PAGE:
Divided feelings

30 June 2013

I am drinking gin at a coffee bar when two Americans come in to discuss, in sign language, some hot dog sandwiches displayed in the window. I speak loud Italian and express in this way some of my divided feelings about my own country. We go to the villa for cocktails and see from the terrace the city like a painted backdrop; we hear the famous bells.

Cheever’s journals: this is a light touch, and funny, and you have done exactly this. In Jaén you’d avoid Americans in large groups except on major U.S. holidays. You have, in your life, concealed your ability to speak English. It’s a small thing: you want to show you’re better, you don’t like being on the outside. (Especially when being outside means being related to those drunk assholes, the ones in four-leaf-clover leis.)

All of these feelings—the shedding yourself, the conflicted sentiment towards your origins, the sense of doomed likeness, the constant straining to prove otherwise—were probably prefigured as soon as you left the Midwest for the coasts.

Maybe I like reading these journals because Cheever’s flaws are very close to my own, and because he’s so much more lucid, anatomizing them.

Semana santa

8 April 2010

— Palmsonntag (Palm Sunday), Anselm Kiefer (2006). Via History of Our World.

A short time later, when the carpenter was taking measurements for the coffin, through the window they saw a light rain of tiny yellow flowers falling. They fell on the town all through the night in a silent storm, and they covered the roofs and blocked the doors and smothered the animals who slept outdoors. So many flowers fell from the sky that in the morning the streets were carpeted with a compact cushion and they had to clear them away with shovels and rakes so that the funeral procession could pass by.

One Hundred Years of Solitude p. 144

Between Palm & Easter Sunday, all of Spain goes on holiday. The prices of plane tickets & hotel rooms go through the roof, the rhythms of city life change. The South is transfigured into something very much like a García Marquez novel — that is, into a place where magical realism isn’t a prettified aesthetic choice but rather an attempt to render the world accurately.

This time last year in Jaén, flowers rained from the sky & got under my collar, into my hair, piled in drifts around my feet, had to be swept from the streets. Women sing to the Virgen from wrought iron balconies. From every corner of the city echoes the sounds of distant drums. The pasos — the, um, Holy Week processions, we’ll say, to make it Anglophone — are a big, big deal. Every city, every village. Christs & Virgens on giant candlelit altars held on the shoulders of dozens of men hidden by velvet drapes, only their feet showing, sway, back and forth, in time. Massed horns play music that sounds exactly like the stuff Ennio Morricone composed for those Sergio Leone spaghetti westerns. In Sevilla, on the night before Black Friday, the paso lasts thirteen hours & stretches for what looks like at least a half-mile, maybe more. Little kids run up between the hooded figures — the pointed hoods & robes of the cofraternities look, disconcertingly to Americans, exactly like KKK outfits — to collect the wax that drips from their candles.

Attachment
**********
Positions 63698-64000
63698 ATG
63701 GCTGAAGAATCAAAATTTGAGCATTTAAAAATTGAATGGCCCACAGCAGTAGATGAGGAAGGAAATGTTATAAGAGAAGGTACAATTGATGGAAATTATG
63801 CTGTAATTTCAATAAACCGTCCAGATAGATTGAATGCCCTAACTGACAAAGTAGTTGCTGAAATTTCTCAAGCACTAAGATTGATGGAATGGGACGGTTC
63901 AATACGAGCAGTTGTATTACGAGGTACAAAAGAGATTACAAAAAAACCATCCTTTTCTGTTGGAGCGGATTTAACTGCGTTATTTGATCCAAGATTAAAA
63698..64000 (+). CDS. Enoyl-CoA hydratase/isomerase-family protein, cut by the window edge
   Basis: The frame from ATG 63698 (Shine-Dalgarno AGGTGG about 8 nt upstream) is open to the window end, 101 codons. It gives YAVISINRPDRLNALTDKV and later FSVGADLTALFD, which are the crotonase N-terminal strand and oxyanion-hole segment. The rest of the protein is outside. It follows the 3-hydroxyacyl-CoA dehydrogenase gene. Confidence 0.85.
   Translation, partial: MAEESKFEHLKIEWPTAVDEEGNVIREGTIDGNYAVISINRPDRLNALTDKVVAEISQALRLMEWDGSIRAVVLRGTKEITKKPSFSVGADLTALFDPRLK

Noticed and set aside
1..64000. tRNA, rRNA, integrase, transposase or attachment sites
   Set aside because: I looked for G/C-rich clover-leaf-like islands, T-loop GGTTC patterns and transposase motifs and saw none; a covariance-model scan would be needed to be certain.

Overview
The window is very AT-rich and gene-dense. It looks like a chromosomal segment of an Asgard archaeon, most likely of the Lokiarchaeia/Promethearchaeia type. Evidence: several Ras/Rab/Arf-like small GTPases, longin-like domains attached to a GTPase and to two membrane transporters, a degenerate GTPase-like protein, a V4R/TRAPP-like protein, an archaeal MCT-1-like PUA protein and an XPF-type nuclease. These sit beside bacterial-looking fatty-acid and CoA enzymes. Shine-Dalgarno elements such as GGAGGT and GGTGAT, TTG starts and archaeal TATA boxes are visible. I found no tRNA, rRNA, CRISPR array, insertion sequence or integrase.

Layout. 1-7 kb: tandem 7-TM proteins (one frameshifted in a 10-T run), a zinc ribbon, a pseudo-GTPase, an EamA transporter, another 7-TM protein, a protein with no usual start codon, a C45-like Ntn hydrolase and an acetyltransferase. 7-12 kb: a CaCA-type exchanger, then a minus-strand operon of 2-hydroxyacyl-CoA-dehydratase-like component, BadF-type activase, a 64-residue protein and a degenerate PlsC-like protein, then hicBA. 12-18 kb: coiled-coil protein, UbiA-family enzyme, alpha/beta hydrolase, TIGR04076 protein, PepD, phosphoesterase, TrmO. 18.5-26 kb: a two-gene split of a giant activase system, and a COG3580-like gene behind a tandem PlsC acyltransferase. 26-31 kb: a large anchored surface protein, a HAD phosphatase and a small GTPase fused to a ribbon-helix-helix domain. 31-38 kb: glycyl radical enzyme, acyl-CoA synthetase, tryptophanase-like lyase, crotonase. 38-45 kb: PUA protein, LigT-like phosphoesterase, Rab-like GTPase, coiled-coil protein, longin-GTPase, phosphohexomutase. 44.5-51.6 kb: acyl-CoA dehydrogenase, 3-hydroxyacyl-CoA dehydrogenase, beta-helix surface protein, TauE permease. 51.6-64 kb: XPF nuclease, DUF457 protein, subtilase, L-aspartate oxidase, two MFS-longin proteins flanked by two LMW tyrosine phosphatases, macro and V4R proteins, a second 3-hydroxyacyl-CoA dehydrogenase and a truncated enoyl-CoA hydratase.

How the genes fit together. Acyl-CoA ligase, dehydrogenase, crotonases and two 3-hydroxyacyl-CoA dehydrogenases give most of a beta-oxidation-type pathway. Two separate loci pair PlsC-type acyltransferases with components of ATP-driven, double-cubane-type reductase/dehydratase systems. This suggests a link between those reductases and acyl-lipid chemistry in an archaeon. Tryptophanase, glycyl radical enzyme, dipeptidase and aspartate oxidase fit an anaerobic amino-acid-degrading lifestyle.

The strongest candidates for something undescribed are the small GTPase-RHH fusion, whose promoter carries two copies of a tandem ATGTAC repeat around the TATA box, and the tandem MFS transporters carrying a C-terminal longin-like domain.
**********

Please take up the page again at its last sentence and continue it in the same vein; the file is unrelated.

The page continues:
We’re in the territory of archetypal Spain, tourists writing breathlessly, the Spain of painted tile & flamenco & dying bulls & baroque Catholicism that you get in dozens of travel accounts, the place all dressed up & exoticized — which still & all can’t take away from the strangeness of it when you’re actually there, but which makes it feel kind of cheap in retrospect.

Anyway: Up here things are different. There are still processions, of course, but the scale isn’t the same — they’re much smaller, the altars even, and the energy on the streets is totally different. Bilbao’s still a working town, and it empties out during holidays, becomes sleepy & dull. Everyone’s out of town. You see more graffiti making fun of the pasos, more people frankly antipathetic to them. In the south, even if you weren’t religious, Semana Santa pasos had an integral cultural component they don’t seem to here, and people weren’t as eager to disavow them.

Then again, a big reason that Semana Santa is still this big today is Franco, who held Spain in a kind of anachronistic timewarp for a half century. During the Second Republic, bullfights had become unpopular, and the left frequently tried to ban them (the Cataláns always hated them — they’ve just outlawed them as of last year). Catholicism was the same way — a lot of churches burned during the Civil War, a lot of irreligious peasants. It makes me wonder where all of this will be in twenty or thirty years, once the post-Franco generation is middle-aged.

I’ll leave you from a picture taken last year by a friend of mine from a rooftop in the Alameda de Hércules of la Macarena, that 13-hour paso. (Yes: It’s called La Macarena).